Back in February 2013 my life changed forever when I went to the GP with an array of symptoms and came out with a diagnosis of Type 1 Diabetes. It wasn’t a huge surprise as I have grown up with a cousin who has diabetes too, but it doesn’t stop it being a huge shock to the system.
Diabetes is a hidden disability and, although there is almost nothing that we can’t do, it makes doing certain things very hard. It is both a physical and mental strain, but to the outside world it can seem like there is very little wrong. Being able to hide aspects of the condition is both a blessing and a curse. It can be frustrating that others can’t see the daily struggles, but on the days you want to switch off from it as much as possible then there is ability to hide it from strangers.
In 2014 I chose to start insulin pump therapy. Having something attached to me 24/7 was the first step in making my diabetes visible, however the infusion sites are usually hidden under my clothes and aside from quite a few people thinking I’d started carrying a pager it was still quite easy to hide when I wanted.
In February this year, just short of 6 years since diagnosis, I chose to take the step and make an invisible disability visible. I am using a Freestyle Libre to track my blood sugar levels, and it is inserted on my bicep for all to see. For 14 days at a time the sensor remains in place, and I have found that a lot of people will ask about it.
For me that is never a problem. I am always happy to talk about my diabetes and educate others on what it is like. Not everyone is as comfortable talking openly about it though, and it is those people who find it a struggle to have their diabetes thrust into the spotlight.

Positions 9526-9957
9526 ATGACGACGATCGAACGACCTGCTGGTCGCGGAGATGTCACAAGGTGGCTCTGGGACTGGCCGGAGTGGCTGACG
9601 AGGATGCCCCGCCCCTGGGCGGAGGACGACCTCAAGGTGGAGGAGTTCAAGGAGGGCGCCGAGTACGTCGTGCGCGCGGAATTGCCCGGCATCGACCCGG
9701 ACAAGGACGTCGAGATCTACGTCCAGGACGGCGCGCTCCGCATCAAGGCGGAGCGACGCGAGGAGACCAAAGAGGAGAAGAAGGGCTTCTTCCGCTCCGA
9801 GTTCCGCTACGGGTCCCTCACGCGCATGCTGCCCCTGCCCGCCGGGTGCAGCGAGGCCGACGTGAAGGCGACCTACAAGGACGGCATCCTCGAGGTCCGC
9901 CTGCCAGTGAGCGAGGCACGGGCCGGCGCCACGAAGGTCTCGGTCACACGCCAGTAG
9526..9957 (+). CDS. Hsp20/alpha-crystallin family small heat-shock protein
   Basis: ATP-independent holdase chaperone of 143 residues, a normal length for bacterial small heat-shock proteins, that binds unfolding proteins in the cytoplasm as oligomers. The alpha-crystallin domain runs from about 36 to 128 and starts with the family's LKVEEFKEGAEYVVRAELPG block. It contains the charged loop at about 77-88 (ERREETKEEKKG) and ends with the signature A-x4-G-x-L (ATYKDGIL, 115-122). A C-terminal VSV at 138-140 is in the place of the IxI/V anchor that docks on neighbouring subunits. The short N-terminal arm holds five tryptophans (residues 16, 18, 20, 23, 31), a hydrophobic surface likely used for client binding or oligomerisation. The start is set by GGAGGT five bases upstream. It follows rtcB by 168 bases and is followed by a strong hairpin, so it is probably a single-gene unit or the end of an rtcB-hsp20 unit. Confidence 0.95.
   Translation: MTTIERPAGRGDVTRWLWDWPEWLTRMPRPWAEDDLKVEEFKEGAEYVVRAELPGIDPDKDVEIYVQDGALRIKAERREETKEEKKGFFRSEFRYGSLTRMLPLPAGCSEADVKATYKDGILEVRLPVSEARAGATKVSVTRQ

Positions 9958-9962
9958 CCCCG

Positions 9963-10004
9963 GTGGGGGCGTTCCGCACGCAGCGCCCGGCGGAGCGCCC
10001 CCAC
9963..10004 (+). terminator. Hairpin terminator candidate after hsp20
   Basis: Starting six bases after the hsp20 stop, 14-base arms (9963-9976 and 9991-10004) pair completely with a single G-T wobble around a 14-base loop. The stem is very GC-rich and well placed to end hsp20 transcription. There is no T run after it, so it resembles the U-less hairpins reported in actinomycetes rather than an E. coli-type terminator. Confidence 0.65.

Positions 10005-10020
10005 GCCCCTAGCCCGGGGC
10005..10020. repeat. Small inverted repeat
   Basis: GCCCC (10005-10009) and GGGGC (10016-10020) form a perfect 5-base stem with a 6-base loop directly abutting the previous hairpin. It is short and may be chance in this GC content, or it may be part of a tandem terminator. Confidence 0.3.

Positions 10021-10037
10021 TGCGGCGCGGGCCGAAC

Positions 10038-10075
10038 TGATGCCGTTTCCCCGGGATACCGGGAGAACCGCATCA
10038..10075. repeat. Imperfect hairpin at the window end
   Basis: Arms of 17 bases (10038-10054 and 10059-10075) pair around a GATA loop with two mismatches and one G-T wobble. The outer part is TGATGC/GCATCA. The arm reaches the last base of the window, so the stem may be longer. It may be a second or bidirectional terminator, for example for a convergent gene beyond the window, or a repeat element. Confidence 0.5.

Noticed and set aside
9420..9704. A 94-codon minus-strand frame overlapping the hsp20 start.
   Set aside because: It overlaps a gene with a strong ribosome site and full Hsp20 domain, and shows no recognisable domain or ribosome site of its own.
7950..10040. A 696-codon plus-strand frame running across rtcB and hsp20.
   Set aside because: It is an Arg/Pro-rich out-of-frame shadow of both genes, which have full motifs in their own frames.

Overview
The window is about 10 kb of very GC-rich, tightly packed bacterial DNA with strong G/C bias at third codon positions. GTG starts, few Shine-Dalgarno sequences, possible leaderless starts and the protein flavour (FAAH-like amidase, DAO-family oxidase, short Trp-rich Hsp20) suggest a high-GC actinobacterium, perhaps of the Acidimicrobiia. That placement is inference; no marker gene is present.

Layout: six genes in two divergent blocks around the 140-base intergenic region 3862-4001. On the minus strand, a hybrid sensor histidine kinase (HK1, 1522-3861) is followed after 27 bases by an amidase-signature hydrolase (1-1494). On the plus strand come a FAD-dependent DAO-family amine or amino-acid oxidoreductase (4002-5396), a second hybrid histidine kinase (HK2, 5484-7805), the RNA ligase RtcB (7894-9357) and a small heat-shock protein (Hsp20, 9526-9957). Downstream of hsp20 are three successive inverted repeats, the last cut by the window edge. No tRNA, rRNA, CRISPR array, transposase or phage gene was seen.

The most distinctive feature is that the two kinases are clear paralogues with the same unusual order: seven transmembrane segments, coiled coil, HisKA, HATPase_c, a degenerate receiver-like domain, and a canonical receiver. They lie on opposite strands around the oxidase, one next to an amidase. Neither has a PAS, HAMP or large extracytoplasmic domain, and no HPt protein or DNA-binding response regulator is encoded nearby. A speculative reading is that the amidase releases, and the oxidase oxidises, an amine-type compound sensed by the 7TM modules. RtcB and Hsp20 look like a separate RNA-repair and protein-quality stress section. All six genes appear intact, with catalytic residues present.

There is a huge stigma around having diabetes. This is largely due to a lack of education, and many people don’t understand that there are differences between the types of diabetes. The assumption is there that all diabetics are fat and lazy and they would get better if they just lost weight then they would be cured. It’s simply not true, but dealing with the ignorance of others is easier when they don’t know you have diabetes.
Taking away the security blanket of the disability being invisible means we open ourselves up to judgements and questions, but is also an opportunity to educate and advocate. Personally, I take every opportunity to answer questions about type 1 diabetes, explaining what it is and the impact is has on my day to day life. I make sure I tell people the signs and symptoms, and explain that there is no known cause or cure.
To me, making an invisible disability visible has far more benefits than you first think, but you have to be in the right headspace to see it.
About the Author
Kim lives in Aberdeen with her husband and 2 sons. OddHogg is where she documents her life with T1D at home and as they travel around the world.